Bangkok Muay Thai Experience

July 29, 2016

I wasn't initially sure if I could take this flight due to work, but I needed to go back to Manila anyway to get some dental work done, and for a reunion with a set of friends I have made online. (Yes, I have online friends. They are not as creepy as you would imagine!) But before all that, I was in Bangkok for a one-night stay. After eight long years, I have finally revisited Thailand during a long layover.

For this trip, I met up with my friends from Manila who flew in a day earlier to Bangkok. With the small amount of time we had, the aim was to do random things that we could all enjoy as a group, without sacrificing the culture. And so in this post, I want to highlight the best thing we paid for on this trip, at least for me: The live Muay Thai fight at the Rajadamnern Stadium.

How To Get There
I wish I could tell you how we got there via commuting, but we only took an Uber. It didn't cost us much at only 90 Baht from the Bangkok Art and Culture Centre and a 30-minute ride, 10 minutes without traffic according to Google. The stadium is right beside the Ministry of Tourism and Sports.

Rajadamnern Stadium
Rajadamnern Nok Rd.
Pompab Satroo pai
Bangkok 10200 Thailand

For every country, there is a list of tourist traps you should be aware of. Do I think this was one of them? No.

It's a bit pricey but I wouldn't say it was a scam. Prices are listed on their website and there is an official receipt indicating the same price. Relative to the rest of Bangkok destinations, this does not attract as many tourists as it's still very much a local activity to go there and place bets.

Ticket Prices
Ringside VIP Class: 2000 Baht (1800 Baht if you're a student)
Second Class: 1500 Baht
Third Class: 1000 Baht

A little side note: If you have a friend with you who knows Muay Thai and can challenge one of the fighters at the end of the nine matches, you and your group can get in for free. No BS, the staff asked our friend, Tonix, to at least try. We would have saved 8000 Baht among our four in entrance fees. The funny thing was, we were all trying to convince him to give it a shot. (Okay, maybe just me. And I did not just try. I begged him. All because I wanted to save money lol) To cut this part of the story short, sorry to burst the bubble, we all eventually bought the tickets to the ringside seats.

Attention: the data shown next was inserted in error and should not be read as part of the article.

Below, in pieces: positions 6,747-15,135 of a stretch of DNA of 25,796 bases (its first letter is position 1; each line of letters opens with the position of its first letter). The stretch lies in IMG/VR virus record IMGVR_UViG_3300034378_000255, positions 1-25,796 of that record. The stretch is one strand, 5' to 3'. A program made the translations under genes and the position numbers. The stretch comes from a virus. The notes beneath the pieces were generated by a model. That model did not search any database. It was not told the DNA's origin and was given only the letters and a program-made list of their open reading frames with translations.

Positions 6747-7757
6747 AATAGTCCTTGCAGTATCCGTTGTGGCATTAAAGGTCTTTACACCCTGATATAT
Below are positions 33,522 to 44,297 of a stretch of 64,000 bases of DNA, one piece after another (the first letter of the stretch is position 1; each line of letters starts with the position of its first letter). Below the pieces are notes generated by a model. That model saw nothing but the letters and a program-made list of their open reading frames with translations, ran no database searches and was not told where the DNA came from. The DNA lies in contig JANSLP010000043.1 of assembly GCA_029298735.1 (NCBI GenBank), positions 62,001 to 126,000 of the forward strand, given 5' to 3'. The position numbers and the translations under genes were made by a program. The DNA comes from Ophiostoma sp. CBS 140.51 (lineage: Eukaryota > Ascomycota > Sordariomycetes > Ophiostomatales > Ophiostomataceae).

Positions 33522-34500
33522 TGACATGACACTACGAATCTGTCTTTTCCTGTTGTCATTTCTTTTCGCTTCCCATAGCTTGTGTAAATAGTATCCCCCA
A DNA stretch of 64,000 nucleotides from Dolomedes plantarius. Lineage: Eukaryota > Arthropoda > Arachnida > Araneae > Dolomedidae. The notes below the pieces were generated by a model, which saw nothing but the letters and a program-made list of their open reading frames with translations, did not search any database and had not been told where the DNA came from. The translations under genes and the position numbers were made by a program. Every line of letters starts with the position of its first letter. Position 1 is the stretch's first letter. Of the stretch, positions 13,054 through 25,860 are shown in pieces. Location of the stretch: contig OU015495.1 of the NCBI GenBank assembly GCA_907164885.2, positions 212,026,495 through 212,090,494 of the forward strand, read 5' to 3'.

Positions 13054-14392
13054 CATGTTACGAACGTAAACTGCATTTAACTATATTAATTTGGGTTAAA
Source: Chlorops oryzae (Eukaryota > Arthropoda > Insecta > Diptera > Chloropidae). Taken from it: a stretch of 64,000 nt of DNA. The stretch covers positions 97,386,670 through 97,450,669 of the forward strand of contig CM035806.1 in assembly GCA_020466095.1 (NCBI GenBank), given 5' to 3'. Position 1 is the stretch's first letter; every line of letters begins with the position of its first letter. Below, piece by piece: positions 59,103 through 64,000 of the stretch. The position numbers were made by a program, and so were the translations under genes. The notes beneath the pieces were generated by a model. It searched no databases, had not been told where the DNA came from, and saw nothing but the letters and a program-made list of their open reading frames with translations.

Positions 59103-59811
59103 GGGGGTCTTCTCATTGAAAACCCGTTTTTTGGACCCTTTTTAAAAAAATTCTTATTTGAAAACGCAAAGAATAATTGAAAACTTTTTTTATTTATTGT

Mostly, only tourists can be seen buying the VIP tickets to be on the ringside. The reason behind this is that the stadium doen't allow photography and videography from the 2nd and 3rd class because those are where all the betting locals sit. Something about the stadium preventing evidence of their patrons be recorded. Besides, if you go there for the first time on a holiday, wouldn't you want to capture whatever you can to show to people back home? And if you're there for the first time, I'd bet you'd really want to.

Chatuchak Market was closed because it was mid-week, but I guess we're still lucky to have gone to Bangkok when we did. Operating for only four nights a week, Monday, Wednesday, Thursday and Sunday, we grabbed the chance to watch the Wednesday fight at the stadium.

It was such a surreal experience as soon as we entered. I took photos and videos but I couldn't capture the intensity that was happening right in front of me and on the 2nd and 3rd class seats. It was so lively--drums beating heavily live, fighters getting prepped and shouted on by their coaches (with encouragement and tips, I can only hope) and people chanting for their bets in local tongue. Hair-raising is a word I can use to perfectly describe the whole event.

I got myself beer and steamed peanuts from the concession stand, and air-pumped my fists whenever my favorite fighters were landing punches and kicks, groaned when they got hit hard, and momentarily gave standing ovations for respectable wins. Throughout the matches, I couldn't stop saying, "Wow, I can't believe we're here!"

Never even thought about it had someone I met while traveling not told me. So as a way to pass the good travel tip forward, I'm encouraging you, too, to experience a Muay Thai match for yourself. You have never really seen Muay Thai until you've seen it live in Bangkok.

That, and a bonus travel tip: Strike random conversations with the people you meet when you travel. You'd be surprised. :)


Note: All photos taken using my film camera Pentax Spotmatic with Fujifilm Superia 400 film. I made the mistake of bringing a box of 24 exposure rolls and by the time we got to the stadium, I only had 8 shots left. Thankfully, they didn't all go to waste.

Check out my other film photo stories here.

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